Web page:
How does medieval popular song and dance differ from a chant?

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Medieval music was either religious (sacred, liturgical) or secular (music that wasn't written for the Church). Secular medieval music, which included folk songs, ballads, dance music, and other genres and subgenres, was often instrumental or both vocal and instrumental, and it was popularized by the troubadours and trobairitz (the wandering...

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musicians) as well as the bards and minstrels. In contrast, religious medieval music was vocal, and it was known as the plainchant or the Gregorian chant, as it was mainly chanted by monks.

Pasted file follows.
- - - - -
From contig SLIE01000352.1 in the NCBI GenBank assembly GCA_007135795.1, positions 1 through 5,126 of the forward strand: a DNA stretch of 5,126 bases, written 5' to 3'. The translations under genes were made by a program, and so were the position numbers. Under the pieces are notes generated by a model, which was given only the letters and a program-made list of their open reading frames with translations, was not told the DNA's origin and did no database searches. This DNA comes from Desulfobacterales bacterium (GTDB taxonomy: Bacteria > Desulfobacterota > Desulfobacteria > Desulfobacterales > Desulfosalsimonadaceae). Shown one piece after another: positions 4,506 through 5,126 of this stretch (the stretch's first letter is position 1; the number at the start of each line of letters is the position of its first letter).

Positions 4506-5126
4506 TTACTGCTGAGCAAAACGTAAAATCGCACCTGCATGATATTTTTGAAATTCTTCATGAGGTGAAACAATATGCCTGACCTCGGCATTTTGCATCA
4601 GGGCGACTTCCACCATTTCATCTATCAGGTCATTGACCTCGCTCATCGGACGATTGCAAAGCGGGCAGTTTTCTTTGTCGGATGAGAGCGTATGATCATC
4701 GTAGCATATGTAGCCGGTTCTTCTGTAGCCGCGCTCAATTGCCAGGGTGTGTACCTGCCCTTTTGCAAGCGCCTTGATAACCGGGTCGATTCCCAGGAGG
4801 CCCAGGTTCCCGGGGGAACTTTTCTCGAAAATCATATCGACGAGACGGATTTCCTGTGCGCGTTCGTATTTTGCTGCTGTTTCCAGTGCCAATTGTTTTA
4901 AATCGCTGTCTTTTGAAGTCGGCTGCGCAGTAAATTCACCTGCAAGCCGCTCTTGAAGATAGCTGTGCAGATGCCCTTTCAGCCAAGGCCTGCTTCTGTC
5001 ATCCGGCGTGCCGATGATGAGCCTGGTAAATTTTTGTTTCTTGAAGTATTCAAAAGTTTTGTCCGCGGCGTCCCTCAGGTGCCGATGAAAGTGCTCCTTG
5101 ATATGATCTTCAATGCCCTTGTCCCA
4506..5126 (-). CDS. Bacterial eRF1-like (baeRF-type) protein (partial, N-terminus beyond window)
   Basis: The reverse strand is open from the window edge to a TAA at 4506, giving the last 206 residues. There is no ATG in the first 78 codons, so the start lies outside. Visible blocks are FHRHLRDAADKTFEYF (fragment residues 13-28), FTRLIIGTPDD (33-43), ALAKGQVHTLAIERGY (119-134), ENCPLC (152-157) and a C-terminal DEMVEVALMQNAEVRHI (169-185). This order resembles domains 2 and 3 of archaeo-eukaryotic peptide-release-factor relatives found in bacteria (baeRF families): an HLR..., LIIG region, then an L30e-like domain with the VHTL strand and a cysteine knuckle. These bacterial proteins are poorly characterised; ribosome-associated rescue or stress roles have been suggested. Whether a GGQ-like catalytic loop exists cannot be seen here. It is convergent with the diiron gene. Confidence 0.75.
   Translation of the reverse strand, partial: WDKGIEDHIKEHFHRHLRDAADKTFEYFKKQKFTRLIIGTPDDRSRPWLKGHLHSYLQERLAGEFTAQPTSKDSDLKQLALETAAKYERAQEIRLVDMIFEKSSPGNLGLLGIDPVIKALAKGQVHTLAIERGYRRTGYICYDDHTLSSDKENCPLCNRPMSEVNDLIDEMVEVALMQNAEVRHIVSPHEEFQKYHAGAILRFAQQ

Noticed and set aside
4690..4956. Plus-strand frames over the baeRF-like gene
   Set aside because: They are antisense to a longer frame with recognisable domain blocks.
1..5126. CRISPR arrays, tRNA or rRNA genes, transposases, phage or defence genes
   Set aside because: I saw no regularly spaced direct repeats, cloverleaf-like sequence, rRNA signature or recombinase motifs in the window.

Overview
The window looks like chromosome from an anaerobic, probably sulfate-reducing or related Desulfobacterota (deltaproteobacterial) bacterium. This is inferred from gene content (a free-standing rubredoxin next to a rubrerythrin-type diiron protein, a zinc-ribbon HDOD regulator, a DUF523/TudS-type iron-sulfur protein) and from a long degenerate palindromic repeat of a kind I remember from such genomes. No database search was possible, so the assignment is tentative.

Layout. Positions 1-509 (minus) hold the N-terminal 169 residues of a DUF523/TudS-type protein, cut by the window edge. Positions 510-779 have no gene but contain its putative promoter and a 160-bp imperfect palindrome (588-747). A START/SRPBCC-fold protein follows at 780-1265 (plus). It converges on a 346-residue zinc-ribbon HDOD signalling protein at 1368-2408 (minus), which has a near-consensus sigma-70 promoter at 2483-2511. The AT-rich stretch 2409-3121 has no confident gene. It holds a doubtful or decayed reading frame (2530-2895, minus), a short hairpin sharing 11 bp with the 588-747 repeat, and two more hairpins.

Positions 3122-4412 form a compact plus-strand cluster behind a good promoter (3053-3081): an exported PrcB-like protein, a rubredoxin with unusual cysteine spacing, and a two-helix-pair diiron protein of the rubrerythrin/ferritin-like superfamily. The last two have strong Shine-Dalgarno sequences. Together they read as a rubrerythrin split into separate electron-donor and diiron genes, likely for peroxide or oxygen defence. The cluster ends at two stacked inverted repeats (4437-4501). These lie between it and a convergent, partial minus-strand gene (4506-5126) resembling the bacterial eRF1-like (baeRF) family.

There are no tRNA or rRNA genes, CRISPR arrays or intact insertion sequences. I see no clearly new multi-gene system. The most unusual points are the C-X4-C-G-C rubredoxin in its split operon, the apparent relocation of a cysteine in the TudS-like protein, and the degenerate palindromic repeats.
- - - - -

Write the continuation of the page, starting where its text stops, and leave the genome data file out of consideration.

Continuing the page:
One of the most popular medieval songs was the sixteenth-century English folk song "Greensleeves." Many thought that it was actually King Henry VIII who wrote and composed the song about his mistress and later wife, Queen Anne Boleyn.

Medieval dance was either court dance (mainly performed by nobility and royals, at courts) or country dance (usually performed by common people). The most popular medieval dance was the Carole Dance, a folk dance where the people held hands and danced in a circle or a line.

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